Another good example of the utility of long memory is in motor-drive applications. The gates of the motor drive's inverter are driven by a PWM signal and thus have a pulsed output. The duration of these pulses is very short and require a high sampling rate to capture. However, the actual spinning of the motor and its dynamic behaviors (startup, overload, dynamic load change, and so on) happen very slowly, in a period that is perhaps on the order of seconds. Again, you need the high sampling rate to capture the short pulses and the long memory to see the motor's dynamic behavior. Figure 4 shows the output of a motor drive as the motor starts up. There is a 200,000:1 zoom ratio from the total capture to the Z3 trace at lower right, which displays an individual inverter output pulse.

Long Memory and the Frequency Domain

Many modern digital oscilloscopes provide fast-Fourier transform (FFT) capabilities. Because the FFT in an oscilloscope comes from a set of discrete points (with sampling period Δt), the information in the frequency domain is also a discrete set of points (with spacing of Δf).

Resolution in the frequency domain is determined by two factors: the frequency span being measured and the number of points within that span. Nyquist's theorem determines the measurable range of frequencies: from DC to one-half of the sampling rate at which the data was captured. A Fourier transform of an array of N time-domain data points produces N/2 frequency-domain points within the range of frequencies from DC to the Nyquist frequency. Thus, the frequency resolution (Δf) of the FFT is:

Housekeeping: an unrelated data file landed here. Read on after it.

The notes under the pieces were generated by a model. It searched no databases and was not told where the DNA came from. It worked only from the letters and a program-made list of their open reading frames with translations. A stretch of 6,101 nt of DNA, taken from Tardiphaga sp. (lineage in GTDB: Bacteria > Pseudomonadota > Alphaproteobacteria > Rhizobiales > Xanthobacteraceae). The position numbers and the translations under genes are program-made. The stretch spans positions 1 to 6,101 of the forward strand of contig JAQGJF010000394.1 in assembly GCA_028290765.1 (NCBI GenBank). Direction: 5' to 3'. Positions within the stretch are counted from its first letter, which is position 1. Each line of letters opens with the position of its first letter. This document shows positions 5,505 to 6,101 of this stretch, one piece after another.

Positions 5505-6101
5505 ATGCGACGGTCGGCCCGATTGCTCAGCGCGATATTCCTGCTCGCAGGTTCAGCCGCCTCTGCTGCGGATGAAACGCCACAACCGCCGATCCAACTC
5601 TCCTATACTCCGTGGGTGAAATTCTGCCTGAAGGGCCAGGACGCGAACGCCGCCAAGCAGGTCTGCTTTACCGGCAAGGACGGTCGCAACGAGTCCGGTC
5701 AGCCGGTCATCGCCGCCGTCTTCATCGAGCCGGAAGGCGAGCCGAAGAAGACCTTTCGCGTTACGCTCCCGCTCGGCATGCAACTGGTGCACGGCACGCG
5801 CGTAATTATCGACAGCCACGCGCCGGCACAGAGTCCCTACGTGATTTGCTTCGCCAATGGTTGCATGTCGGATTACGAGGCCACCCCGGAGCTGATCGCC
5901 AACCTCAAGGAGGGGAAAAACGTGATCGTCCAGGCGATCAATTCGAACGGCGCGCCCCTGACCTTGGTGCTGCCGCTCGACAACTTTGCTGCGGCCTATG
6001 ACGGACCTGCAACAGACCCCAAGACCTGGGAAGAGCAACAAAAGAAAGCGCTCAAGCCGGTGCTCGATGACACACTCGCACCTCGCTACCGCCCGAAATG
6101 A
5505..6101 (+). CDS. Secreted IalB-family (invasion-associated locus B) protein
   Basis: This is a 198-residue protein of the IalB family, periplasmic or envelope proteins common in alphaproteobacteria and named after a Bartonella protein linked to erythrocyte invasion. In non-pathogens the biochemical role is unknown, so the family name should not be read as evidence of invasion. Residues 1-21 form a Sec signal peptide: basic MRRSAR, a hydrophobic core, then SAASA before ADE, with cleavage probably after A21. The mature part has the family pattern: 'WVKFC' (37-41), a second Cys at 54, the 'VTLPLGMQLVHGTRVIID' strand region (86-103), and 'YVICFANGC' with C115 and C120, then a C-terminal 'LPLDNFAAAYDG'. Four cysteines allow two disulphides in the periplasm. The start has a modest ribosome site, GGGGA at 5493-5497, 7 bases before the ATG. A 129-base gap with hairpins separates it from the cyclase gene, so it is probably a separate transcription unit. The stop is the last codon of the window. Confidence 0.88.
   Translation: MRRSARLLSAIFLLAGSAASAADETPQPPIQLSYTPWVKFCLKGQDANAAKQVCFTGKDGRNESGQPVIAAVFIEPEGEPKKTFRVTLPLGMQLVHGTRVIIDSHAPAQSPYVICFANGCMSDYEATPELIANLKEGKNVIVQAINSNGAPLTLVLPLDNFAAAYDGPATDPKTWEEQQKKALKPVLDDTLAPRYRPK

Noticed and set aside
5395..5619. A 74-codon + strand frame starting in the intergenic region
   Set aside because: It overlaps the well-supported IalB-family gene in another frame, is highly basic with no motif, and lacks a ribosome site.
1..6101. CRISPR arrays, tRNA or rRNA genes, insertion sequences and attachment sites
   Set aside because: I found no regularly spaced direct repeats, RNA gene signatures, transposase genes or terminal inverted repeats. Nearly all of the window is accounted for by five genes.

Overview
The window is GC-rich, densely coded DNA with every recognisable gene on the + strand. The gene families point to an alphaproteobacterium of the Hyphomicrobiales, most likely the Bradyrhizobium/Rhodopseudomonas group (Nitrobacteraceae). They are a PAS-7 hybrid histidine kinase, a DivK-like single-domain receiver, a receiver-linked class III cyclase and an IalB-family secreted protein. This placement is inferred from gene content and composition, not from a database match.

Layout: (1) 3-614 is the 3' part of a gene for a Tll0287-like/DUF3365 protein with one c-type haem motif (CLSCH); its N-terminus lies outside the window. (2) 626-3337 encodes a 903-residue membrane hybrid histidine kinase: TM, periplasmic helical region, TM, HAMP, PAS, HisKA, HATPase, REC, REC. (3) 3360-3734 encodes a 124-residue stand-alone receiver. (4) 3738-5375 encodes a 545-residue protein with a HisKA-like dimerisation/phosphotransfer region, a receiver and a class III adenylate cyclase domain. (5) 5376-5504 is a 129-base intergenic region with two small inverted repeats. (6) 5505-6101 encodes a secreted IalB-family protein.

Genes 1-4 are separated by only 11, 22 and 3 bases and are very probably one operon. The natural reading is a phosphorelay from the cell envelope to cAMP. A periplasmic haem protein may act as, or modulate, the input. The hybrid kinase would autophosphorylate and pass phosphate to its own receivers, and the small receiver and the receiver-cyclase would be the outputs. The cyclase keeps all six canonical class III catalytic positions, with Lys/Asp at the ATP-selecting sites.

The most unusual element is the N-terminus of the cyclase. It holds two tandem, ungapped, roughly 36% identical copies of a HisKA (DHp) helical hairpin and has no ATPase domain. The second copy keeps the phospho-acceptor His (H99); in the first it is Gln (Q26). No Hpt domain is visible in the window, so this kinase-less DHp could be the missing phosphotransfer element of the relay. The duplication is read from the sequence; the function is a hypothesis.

(1/2) sampling rate
(1/2) number of points input to the FFT algorithm

Figure 5: This screen capture of an FFT
uses only 12.5 kS, resulting in broad
frequency peaks
The two factors of 1/2 cancel, giving a resolution equal to the sampling rate divided by the number of points input to the FFT. Obviously, it is important to capture the data at a high sampling rate. A long acquisition memory plays a key role, because it enables the instrument to have a high sampling rate for a longer period of time, which in turn facilitates inputting more data points to the FFT algorithm.

However, simply capturing the points isn't the whole answer. The oscilloscope must have enough processing horsepower to compute the FFT on a long data array. Some oscilloscopes that have appeared on the market limit the FFT processing to some number of points that may be far fewer than the number the instrument is able to capture. The result is an FFT with greatly reduced frequency resolution.

Figure 6: The same FFT shown in
Figure 5 now comprises 1.25 MS,
clearly revealing two frequency peaks
To illustrate the point, Figure 5 is a screen capture of an FFT taken on a waveform using 12.5 kS. In this image, we see very broad frequency peaks due to the low sampling resolution. If we perform a second FFT of the same waveform, this time using 1.25 MS instead of 12.5 kS (Figure 6), the difference in frequency resolution is a factor of 100. Now we clearly see that there are two frequency peaks at closely spaced frequencies. Those two peaks could not be resolved in the first FFT of Figure 5.

Stay tuned for more on how you can best make use of your digital oscilloscope's deep acquisition memory in future posts.